By Michel Cousins.
Tripoli, 21 March 2013:
The Ministry of Heath today, Thursday, signed MOUs with two Canadian healthcare organisations that are in . . .[restrict]Tripoli as part of a five-member healthcare delegation.
The two organisations are the University Health Network (UHN) and the Royal College of Physicians and Surgeons of Canada.
The MOU signed by Dr Nizar Mahomed of Toronto Western Hospital, part of the UHN, and Managing Director of Altum Health, covers training for Libyan doctors, nurses and paramedics as well setting up research facilities, healthcare provisions and the establishment of a cancer centre.
The agreement signed with the Royal College aims at building an education and innovation centre in Tripoli and, later, four of five similar facilities elsewhere in Libya. Effectively they will be medical colleges. “These will be state-of-the-art, technologically advanced centres,” said Dr Karim Qayumi who signed for the Royal College. “They will bring Libyan medical students to international levels.” The centres will connect with academics in Canada by online and tele-teaching. They will also award qualifications.
The signing of an MOU with a company or organisation that has just arrived is unusal and these two agreements are seen as evidence of the Ministry of Health’s desire to move forward quickly in building a quality health service that meets Libyan demands and expectations. “The timing (of the visit) was good,” said Canadian Ambassador Michael Grant, referring to the fact that the budget has just been passed and government ministries now feel that they can now act rather than canvass ideas.
One of the reasons why Libya felt very comfortable collaborating with Canadian healthcare organisations in reforming its health service, he said, was because of the foundations laid during and after the revolution. Libyan doctors in Canada – there are around 500 – returned to treat the wounded and afterwards, through the Libyan-Canadian Medical Association, drove the scheme whereby Libyan war-wounded were taken to Canada for treatment. “There were not the numbers that went elsewhere”, says Ambassador Grant, “but it was very successful. There were zero issues.”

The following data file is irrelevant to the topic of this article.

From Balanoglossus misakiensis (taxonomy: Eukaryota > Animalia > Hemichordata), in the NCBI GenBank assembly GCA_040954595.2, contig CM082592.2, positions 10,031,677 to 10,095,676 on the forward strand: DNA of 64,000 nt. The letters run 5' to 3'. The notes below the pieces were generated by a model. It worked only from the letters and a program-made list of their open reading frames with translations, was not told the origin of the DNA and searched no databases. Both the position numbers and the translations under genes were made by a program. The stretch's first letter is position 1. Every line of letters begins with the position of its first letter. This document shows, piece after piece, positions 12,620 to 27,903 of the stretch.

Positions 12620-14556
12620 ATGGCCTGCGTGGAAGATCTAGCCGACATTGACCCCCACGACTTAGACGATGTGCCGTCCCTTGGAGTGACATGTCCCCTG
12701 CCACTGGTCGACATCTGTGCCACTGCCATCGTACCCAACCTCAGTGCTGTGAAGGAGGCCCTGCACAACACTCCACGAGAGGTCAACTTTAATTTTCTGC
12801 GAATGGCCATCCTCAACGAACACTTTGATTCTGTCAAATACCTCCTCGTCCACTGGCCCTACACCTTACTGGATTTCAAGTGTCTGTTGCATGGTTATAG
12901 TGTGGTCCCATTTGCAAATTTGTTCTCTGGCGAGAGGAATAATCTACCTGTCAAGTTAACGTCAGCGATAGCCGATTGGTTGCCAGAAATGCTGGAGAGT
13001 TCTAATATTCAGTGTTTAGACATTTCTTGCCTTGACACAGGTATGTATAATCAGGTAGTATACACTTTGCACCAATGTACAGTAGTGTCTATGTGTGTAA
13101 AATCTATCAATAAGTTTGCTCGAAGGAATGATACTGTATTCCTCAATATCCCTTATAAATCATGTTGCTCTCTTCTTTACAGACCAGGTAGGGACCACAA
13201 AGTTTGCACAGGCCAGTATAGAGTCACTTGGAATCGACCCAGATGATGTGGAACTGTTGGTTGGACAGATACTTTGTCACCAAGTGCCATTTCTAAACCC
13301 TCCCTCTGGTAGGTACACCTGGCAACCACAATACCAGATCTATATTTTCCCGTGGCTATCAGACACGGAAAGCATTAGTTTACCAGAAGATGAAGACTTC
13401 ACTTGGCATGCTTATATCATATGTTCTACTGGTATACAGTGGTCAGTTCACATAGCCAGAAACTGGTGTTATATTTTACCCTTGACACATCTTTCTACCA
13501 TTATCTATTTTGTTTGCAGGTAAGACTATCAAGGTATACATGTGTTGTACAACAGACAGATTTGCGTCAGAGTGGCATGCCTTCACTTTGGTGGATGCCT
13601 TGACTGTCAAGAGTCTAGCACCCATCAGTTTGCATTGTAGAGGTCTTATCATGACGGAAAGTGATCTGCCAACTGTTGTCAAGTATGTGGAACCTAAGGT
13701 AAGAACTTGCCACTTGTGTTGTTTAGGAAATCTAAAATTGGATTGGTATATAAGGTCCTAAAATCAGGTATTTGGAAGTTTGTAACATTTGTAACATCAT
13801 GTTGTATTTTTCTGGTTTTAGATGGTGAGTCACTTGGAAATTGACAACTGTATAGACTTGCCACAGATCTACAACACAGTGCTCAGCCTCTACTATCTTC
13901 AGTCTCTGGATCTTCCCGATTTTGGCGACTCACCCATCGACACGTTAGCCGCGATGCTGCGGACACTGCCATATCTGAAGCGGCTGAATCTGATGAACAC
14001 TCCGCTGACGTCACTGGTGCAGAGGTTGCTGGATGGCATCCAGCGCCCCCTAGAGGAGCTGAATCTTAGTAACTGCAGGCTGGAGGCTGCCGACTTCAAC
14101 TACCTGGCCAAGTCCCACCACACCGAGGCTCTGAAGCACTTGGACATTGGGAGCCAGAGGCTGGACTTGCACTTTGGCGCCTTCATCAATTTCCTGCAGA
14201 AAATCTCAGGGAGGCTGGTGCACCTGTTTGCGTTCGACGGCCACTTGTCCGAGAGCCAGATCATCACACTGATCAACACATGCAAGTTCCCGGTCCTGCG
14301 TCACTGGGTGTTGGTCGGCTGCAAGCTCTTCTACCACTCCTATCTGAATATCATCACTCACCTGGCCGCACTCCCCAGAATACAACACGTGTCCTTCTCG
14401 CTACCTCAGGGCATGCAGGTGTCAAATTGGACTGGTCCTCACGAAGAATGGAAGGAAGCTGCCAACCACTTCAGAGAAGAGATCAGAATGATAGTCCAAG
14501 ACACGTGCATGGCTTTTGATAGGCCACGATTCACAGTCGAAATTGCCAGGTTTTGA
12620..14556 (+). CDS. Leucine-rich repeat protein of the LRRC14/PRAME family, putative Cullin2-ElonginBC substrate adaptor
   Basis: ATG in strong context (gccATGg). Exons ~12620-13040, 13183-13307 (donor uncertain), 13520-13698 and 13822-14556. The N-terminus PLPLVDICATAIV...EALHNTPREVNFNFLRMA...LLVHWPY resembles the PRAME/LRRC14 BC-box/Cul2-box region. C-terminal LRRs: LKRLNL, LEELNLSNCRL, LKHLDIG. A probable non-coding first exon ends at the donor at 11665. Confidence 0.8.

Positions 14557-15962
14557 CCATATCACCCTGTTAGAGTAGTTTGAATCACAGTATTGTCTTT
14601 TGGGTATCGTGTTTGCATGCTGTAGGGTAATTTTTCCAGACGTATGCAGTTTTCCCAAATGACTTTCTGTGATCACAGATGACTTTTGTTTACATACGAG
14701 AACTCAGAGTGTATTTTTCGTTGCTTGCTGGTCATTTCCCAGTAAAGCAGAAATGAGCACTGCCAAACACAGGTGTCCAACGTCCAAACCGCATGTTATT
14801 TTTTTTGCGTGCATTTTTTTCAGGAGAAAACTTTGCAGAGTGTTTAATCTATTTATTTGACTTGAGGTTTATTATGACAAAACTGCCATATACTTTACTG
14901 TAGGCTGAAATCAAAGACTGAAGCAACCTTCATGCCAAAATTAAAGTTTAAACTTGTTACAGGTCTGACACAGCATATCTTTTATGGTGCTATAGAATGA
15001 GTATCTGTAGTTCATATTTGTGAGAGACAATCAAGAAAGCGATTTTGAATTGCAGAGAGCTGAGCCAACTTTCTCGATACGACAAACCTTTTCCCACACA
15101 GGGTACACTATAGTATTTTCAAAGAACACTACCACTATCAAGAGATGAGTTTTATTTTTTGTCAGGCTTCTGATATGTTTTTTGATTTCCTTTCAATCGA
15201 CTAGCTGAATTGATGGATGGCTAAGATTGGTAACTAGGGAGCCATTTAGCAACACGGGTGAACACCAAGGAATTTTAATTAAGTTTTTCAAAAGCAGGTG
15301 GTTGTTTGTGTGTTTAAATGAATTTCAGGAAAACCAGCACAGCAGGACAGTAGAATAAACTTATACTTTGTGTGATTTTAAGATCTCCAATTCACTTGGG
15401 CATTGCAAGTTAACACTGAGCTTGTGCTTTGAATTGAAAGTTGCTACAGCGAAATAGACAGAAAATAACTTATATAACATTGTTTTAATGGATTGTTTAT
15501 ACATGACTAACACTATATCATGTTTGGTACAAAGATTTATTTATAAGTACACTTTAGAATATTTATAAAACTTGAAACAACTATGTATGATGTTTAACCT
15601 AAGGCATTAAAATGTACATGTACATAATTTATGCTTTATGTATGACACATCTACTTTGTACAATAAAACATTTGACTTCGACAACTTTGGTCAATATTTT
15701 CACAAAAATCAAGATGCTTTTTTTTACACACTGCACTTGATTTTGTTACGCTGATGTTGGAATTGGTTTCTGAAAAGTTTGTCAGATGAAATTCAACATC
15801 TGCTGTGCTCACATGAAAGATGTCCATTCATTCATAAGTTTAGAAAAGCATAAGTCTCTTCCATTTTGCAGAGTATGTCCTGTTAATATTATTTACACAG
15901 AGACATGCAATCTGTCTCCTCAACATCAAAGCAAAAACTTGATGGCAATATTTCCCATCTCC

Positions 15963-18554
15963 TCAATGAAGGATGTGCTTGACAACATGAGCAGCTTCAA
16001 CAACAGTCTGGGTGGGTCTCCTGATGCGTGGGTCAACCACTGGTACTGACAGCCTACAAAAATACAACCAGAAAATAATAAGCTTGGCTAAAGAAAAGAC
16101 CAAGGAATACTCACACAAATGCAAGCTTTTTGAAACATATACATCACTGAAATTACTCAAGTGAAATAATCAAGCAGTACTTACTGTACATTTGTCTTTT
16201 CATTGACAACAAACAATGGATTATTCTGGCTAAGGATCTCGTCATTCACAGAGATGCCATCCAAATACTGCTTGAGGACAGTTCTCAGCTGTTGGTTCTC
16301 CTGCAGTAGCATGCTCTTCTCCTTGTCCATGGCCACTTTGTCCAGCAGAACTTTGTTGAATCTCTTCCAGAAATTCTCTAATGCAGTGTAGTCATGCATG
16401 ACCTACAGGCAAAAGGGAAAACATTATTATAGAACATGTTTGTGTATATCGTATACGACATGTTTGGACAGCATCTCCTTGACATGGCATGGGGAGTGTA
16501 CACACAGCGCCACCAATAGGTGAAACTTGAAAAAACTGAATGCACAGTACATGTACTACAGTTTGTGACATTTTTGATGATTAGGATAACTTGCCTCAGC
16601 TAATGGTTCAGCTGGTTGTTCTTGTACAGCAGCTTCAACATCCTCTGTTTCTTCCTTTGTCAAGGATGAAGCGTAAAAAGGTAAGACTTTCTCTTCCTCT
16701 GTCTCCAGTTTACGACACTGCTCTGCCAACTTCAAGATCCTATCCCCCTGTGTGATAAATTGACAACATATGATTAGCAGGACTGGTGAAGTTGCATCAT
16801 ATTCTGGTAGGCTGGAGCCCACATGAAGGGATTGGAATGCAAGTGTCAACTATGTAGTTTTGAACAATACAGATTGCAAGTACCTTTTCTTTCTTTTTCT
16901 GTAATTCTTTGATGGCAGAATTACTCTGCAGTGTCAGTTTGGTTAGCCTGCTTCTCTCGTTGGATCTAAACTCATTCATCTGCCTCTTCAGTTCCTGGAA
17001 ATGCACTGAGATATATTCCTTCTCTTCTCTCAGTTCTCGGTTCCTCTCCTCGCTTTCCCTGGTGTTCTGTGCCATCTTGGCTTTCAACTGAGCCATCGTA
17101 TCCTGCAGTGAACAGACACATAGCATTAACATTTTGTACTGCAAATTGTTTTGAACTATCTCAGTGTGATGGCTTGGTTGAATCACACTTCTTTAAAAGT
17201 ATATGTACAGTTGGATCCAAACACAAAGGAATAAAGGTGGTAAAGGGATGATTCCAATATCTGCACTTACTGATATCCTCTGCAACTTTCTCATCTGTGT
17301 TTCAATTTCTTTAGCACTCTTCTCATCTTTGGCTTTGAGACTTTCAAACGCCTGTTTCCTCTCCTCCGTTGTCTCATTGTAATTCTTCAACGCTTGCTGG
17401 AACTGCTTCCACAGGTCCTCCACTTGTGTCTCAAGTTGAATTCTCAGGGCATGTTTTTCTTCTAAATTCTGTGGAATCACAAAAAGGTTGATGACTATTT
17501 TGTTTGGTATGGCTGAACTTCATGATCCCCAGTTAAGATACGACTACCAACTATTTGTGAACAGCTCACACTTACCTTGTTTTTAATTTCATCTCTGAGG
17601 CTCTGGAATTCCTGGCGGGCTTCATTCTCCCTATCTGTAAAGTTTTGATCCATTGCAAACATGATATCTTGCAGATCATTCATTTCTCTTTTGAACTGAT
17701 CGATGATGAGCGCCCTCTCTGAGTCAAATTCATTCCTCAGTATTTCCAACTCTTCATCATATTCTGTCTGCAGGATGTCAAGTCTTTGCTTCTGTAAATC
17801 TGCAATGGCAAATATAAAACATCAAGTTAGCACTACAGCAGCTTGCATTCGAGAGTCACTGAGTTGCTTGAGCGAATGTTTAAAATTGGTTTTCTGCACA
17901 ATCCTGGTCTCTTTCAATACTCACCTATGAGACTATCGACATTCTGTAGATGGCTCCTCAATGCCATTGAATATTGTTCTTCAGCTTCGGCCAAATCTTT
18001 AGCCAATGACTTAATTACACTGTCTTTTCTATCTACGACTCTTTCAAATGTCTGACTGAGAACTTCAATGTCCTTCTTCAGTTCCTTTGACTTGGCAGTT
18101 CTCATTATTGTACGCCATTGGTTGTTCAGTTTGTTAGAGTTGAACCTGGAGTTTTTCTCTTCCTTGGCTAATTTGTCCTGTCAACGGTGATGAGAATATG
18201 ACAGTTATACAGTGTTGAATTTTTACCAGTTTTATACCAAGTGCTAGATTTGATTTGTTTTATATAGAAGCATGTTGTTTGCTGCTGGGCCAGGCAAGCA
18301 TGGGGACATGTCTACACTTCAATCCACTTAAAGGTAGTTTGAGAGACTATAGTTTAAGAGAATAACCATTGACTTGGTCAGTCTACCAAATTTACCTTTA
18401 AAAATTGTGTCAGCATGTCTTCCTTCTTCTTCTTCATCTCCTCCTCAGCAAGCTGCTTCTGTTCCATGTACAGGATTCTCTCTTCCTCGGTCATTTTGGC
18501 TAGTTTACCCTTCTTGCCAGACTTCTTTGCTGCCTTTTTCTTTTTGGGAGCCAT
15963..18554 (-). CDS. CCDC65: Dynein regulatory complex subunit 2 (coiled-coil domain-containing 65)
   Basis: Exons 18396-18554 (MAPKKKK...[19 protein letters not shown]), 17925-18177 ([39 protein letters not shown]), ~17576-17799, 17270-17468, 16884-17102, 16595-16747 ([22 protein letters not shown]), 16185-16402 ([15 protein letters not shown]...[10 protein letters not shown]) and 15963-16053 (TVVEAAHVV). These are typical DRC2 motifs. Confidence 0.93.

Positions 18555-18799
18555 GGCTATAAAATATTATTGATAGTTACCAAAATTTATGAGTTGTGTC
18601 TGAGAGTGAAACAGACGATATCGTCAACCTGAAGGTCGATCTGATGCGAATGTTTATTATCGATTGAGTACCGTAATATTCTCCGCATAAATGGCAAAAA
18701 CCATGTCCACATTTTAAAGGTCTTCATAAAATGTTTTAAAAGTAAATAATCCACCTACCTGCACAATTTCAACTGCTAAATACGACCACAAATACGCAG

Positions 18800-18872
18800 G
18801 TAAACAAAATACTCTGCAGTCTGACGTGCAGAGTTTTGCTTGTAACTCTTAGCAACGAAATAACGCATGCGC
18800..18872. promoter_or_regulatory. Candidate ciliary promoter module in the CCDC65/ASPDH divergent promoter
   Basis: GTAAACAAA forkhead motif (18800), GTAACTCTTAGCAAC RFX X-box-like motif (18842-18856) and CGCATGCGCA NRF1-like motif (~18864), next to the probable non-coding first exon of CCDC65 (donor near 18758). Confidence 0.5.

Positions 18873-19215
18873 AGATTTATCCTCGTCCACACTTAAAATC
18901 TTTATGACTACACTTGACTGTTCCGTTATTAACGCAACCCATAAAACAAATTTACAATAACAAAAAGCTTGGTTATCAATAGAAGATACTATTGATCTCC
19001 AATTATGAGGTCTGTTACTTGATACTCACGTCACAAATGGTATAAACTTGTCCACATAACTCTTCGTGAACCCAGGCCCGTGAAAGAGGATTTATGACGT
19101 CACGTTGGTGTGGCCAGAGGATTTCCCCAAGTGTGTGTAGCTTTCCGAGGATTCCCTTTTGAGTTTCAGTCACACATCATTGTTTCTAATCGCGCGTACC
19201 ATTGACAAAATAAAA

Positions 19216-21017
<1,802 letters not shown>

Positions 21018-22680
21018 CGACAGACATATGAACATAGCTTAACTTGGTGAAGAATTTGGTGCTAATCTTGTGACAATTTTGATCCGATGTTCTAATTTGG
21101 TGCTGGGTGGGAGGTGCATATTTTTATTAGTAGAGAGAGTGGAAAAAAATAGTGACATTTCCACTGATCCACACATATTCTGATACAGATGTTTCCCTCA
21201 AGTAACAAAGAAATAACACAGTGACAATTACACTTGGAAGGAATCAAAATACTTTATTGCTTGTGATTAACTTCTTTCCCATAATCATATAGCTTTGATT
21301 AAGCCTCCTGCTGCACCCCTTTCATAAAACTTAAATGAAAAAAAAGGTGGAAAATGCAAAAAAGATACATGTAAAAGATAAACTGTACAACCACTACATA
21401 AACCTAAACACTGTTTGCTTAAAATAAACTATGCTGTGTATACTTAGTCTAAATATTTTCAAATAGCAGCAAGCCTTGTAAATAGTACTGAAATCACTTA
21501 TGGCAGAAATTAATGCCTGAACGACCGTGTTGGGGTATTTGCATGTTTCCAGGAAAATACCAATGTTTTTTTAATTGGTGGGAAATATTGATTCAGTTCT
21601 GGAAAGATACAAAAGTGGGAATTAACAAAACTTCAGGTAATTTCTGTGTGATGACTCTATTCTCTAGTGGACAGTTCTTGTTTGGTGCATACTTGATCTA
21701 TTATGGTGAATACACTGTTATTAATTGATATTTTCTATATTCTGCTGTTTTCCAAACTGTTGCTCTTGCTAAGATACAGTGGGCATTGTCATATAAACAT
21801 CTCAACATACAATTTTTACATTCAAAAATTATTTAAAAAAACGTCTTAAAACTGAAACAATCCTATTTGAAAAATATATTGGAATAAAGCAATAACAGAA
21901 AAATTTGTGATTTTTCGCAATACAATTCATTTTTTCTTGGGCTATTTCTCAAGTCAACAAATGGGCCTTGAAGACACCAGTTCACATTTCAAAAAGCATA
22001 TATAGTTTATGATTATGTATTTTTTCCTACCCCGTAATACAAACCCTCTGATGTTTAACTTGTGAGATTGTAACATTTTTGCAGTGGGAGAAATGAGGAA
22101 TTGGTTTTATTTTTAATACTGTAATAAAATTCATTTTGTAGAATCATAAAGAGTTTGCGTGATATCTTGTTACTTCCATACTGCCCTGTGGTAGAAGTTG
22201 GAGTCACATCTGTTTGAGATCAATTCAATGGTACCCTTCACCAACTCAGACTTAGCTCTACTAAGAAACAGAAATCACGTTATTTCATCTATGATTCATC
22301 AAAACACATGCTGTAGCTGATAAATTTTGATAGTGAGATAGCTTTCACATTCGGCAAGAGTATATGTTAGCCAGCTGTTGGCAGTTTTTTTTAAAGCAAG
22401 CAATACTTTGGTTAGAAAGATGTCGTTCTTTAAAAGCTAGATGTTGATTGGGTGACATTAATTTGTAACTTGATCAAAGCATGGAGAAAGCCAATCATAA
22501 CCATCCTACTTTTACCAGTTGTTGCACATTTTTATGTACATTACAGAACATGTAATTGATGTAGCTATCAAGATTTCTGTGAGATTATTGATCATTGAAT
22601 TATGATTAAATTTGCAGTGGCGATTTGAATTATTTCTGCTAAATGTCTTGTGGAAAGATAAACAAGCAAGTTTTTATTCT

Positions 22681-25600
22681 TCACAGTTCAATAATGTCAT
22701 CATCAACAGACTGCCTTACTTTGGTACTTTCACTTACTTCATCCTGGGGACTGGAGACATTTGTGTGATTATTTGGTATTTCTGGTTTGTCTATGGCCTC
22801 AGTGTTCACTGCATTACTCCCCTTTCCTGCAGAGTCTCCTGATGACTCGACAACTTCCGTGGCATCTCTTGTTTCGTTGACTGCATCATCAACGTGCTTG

There were numerous problems surrounding the treatment of Libyans in a number of countries closer to home last year. There were allegations of massive over charging, corruption on both sides and large numbers of ordinary Libyans pretending they were war wounded in order to get treatment unavailable in Libya or simply take a vacation at the state’s expense. Arguments about hundreds of millions of dollars-worth of bills continue to bedevil relations with Jordan and other states.
According to Hume Martin, a member of the UHN delegation, it did not happen in Canada’s case partly because number of patients taken was small – just 55 in UHN’s case – but also because they were carefully selected. Patients were chosen on the basis that their needs, and their expectations, could be met, he said.
Since then the Libyan-Canadian Medical Association has acted as a midwife to developing heathcare cooperation between the countries. Today’s MOUs are seen as partly the result of that work.